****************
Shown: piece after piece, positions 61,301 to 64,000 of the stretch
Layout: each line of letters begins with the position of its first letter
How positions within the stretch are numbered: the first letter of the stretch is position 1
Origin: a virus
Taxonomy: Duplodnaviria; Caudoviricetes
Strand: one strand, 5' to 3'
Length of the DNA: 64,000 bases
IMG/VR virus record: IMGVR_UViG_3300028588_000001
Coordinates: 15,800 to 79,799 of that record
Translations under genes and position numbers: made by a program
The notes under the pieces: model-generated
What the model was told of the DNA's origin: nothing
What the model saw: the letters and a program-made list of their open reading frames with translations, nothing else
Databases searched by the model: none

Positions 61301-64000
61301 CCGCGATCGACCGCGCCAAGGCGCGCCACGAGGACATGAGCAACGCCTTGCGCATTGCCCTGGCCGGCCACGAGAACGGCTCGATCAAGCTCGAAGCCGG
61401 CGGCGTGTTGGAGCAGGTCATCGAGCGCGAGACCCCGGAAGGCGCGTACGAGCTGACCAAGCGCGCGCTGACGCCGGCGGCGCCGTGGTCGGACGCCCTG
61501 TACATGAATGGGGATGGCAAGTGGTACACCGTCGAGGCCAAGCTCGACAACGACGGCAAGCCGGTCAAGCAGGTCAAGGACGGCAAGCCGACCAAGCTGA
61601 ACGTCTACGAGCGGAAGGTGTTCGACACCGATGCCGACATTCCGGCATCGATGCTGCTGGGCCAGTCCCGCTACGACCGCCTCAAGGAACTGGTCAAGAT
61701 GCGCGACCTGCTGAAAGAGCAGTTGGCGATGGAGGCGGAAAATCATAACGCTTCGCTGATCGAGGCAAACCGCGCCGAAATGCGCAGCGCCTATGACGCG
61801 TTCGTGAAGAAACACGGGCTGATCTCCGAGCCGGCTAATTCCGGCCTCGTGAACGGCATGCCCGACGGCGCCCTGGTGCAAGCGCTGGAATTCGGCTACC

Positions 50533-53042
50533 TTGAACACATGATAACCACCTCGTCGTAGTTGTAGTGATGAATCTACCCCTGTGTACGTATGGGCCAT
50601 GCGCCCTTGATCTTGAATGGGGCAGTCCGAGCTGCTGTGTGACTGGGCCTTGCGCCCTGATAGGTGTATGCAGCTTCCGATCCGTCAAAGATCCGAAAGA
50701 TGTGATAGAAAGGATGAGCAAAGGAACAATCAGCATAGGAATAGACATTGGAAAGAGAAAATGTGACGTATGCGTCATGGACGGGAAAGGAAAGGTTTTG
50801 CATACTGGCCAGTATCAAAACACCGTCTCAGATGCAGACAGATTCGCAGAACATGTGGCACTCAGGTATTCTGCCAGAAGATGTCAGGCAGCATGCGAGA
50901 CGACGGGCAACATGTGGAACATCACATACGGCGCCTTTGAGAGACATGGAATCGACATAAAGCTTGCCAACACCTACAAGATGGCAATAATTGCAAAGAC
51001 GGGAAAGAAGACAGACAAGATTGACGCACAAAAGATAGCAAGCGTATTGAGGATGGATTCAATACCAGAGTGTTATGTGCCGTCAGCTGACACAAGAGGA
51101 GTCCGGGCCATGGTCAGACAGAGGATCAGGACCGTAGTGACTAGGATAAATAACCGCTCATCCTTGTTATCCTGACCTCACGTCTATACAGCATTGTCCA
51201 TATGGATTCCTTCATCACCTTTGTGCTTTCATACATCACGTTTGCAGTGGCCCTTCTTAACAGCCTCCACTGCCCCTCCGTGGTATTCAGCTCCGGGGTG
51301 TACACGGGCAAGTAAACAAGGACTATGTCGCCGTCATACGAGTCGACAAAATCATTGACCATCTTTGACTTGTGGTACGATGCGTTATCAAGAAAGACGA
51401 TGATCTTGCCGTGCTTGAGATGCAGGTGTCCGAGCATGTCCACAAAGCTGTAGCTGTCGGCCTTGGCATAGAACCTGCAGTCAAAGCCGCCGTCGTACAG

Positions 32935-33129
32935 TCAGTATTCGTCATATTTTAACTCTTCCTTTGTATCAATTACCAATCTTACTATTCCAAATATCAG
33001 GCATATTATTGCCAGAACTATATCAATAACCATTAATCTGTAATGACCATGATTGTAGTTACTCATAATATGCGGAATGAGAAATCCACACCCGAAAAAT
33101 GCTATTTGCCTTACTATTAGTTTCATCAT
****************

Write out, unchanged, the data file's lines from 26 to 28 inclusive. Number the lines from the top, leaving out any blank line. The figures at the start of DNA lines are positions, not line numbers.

50801 CATACTGGCCAGTATCAAAACACCGTCTCAGATGCAGACAGATTCGCAGAACATGTGGCACTCAGGTATTCTGCCAGAAGATGTCAGGCAGCATGCGAGA
50901 CGACGGGCAACATGTGGAACATCACATACGGCGCCTTTGAGAGACATGGAATCGACATAAAGCTTGCCAACACCTACAAGATGGCAATAATTGCAAAGAC
51001 GGGAAAGAAGACAGACAAGATTGACGCACAAAAGATAGCAAGCGTATTGAGGATGGATTCAATACCAGAGTGTTATGTGCCGTCAGCTGACACAAGAGGA